Tips on reaching a settlement (without litigation)

18-July-2015 Family Law By Simone Green

While the Family Court and the Federal Circuit Court (the Family Courts) have the job of ruling on disputes concerning property and children, they should
be viewed only as a last resort for the vast majority of separating couples.

One Federal Circuit judge frequently advises the people appearing before him that “the Family Courts don’t do happiness”. In
the end, in this jurisdiction there are no clear winners.

Streeterlaw’s Simone Green, an Accredited Specialist in Family Law, said with the right advice and assistance, it is possible to achieve an out-of-court
settlement in the vast majority of cases.

“In my experience, people are generally more accepting of an outcome that they have reached by negotiation than a judgment of the Family Courts, which
takes the decision completely out of their hands,” she said.

Here are some suggestions on how to reach a settlement between you and your former spouse:

  1. Talk: Where possible, speak with your former partner about what each of you want. There may be issues that you do agree upon, which
    helps narrow the issues in dispute. Part of this process in a property matter is to identify all property and liabilities in your respective names
    and make full disclosure of this. Where you disagree as to values of real estate for instance, obtain valuations. 
  2. Engage a lawyer: Yes, this seems at odds with the very idea of a negotiated settlement, but choosing a lawyer with a focus on settlement
    can save you time and money in the long run, particularly if your former partner also chooses a lawyer dedicated to settling the matter in the
    best interests of the parties. 
  3. Mediate: Attend mediation with an accredited mediator to address any remaining issues in dispute. In children’s matters, mediation,
    or at least the attempt to mediate, is a pre-requisite to filing an application for a judicial determination in court of the issue. No such requirement
    exists for property applications, however. With larger asset pools, it is beneficial to engage in lawyer-assisted mediation, as your lawyer is
    on site to advise you of the potential outcomes and to formulate offers. 

Below are the various methods you will need to consider when formalising a settlement

  1. Parenting plan:  For children’s matters, a mediator or lawyer can assist you to formalise the agreement reached into a Parenting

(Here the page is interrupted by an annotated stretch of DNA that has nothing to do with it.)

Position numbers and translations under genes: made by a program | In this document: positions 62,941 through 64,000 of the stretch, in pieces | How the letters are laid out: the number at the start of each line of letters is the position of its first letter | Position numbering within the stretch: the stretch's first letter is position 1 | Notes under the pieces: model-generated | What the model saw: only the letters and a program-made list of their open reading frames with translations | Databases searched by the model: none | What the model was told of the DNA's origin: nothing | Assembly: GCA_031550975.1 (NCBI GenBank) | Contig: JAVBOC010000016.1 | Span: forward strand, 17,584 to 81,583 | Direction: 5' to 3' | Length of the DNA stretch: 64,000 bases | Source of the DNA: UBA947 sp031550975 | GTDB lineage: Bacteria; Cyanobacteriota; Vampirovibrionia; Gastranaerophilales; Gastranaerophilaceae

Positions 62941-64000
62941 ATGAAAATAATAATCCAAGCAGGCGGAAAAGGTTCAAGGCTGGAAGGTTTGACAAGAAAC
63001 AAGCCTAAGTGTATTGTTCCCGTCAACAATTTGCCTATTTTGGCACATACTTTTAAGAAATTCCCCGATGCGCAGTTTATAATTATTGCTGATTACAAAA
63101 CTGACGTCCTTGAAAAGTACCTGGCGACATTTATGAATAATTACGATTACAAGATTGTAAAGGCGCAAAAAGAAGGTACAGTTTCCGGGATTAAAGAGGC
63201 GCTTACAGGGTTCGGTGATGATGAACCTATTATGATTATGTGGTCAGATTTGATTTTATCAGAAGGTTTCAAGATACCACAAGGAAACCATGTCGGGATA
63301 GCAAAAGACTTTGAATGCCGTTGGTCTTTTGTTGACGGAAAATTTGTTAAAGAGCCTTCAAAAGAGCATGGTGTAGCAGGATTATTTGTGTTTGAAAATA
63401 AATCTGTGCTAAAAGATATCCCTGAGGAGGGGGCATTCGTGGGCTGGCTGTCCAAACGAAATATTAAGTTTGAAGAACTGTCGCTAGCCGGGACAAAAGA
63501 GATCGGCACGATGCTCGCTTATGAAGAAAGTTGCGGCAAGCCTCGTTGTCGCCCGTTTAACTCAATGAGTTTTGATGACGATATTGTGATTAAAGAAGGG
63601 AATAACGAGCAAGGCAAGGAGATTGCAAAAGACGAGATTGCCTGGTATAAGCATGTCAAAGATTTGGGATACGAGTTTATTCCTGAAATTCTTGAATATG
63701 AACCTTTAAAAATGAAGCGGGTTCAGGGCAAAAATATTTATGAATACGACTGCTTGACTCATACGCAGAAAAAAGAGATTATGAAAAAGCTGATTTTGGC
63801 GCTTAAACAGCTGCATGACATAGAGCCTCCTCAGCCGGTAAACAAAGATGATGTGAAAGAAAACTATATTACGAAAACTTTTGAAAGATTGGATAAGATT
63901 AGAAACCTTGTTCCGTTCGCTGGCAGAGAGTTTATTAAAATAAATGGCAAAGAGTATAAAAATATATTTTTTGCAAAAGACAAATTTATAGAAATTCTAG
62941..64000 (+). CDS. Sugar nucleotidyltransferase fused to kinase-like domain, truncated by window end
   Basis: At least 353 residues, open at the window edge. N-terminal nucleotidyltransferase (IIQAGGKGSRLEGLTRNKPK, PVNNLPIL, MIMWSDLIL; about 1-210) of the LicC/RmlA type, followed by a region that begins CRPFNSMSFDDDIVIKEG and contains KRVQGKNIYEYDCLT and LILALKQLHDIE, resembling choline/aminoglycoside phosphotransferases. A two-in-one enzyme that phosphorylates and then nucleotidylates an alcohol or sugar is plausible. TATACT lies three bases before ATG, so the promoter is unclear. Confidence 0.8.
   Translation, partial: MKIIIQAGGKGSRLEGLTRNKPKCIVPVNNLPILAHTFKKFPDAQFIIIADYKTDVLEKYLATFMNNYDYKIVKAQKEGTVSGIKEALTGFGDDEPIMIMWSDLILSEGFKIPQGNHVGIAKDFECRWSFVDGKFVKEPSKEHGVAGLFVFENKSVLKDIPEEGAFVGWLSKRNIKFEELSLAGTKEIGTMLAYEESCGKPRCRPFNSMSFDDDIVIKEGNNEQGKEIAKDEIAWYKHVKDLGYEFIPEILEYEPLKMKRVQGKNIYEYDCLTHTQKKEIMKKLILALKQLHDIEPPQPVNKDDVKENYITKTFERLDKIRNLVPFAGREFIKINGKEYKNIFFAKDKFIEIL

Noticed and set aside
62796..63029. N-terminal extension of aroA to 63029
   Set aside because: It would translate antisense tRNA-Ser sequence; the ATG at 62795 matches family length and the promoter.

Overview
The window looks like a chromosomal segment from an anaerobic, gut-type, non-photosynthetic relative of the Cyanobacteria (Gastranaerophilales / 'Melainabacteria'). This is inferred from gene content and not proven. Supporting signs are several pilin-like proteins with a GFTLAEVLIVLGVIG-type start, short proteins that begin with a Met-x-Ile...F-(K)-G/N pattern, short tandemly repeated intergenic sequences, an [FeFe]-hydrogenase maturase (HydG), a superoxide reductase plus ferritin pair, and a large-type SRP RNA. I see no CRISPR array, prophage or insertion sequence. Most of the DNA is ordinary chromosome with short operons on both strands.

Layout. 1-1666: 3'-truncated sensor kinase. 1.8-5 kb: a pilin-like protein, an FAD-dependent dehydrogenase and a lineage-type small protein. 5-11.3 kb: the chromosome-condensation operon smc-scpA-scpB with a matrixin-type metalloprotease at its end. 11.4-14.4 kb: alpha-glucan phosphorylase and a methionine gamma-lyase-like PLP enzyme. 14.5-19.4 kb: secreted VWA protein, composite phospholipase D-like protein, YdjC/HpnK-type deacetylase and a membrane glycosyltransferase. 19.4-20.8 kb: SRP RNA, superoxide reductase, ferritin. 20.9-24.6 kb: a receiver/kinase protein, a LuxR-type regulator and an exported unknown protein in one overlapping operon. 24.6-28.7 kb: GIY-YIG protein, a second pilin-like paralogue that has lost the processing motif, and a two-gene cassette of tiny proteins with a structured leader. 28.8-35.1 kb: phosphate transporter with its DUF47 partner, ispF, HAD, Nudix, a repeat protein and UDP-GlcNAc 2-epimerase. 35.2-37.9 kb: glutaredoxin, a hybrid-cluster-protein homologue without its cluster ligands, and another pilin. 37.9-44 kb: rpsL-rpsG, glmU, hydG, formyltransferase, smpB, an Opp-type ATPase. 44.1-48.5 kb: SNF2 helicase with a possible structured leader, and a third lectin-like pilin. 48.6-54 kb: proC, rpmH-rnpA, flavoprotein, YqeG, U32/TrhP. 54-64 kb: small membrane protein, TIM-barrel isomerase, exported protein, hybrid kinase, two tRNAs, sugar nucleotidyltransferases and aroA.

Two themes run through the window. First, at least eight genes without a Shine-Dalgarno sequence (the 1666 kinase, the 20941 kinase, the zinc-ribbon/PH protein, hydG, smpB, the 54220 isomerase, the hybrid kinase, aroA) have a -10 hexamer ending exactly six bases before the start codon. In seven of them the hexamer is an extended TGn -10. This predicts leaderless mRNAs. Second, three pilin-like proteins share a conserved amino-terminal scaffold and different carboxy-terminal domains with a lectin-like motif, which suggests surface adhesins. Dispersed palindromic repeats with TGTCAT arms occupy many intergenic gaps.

Plan. This is a written agreement signed by both parties setting out the day-to-day arrangements for the children and may cover such things as
    who the children live with, spend time with, decision making, education, health, and any other issues concerning the children. These documents
    can be amended by agreement from time-to-time as the need arises, but they are not enforceable.
  2. Consent orders: An application for Consent Orders can be made to the Family Court of Australia in children’s matters and property
    matters. It is advisable to have the orders drawn up by your solicitor to ensure that the proposed orders are adequate and enforceable. An application
    for Consent Orders sets out all the relevant facts and/or figures to allow a Registrar of the Court to make a decision on whether the proposed
    orders are just and equitable. If the Registrar is satisfied by the proposed orders, the orders are made and sealed and posted to the parties.
    It is not necessary for the parties to ever appear in court and the end product is a Court Order, which is just as enforceable as if delivered
    by a judge following a contested hearing – but much quicker and cheaper.
  3. Financial agreements: Your agreement can also be legally documented in a Financial Agreement. This is a private contract, which
    requires strict compliance with the requirements of the Family Law Act 1975. These agreements require each party to have instructed a separate
    lawyer for the provision of independent legal advice. Due to the extra legislative requirements, Financial Agreements are generally more expensive
    than a settlement reached by way of a Consent Order. Provided that the Agreement is correctly drafted, however, they may be enforced in the Courts
    and can provide for stamp duty relief when transferring property between spouse parties. Children’s matters cannot be dealt with in a Financial
    Agreement.
  4. Child support agreements: You can also make a private agreement in respect to child support obligations with either a Binding
    or Limited Child Support Agreement, which can be registered with the Department of Human Services (formerly the Child Support Agency). These agreements
    can encompass periodic payments of child support and lump sum child support, in addition to non-periodic child support payments such as school
    fees and health care. The Department of Human Services will enforce periodic payments set out in a Registered Child Support Agreement.

If you would like further help or advice about formalising a settlement with your former spouse, please contact the Family Law experts at Streeterlaw on 1300 293 593 or email advice@streeterlaw.com.au.

Found this article useful? Feel free to share it!
Share on FacebookShare on Google+Tweet about this on TwitterShare on LinkedInEmail this to someone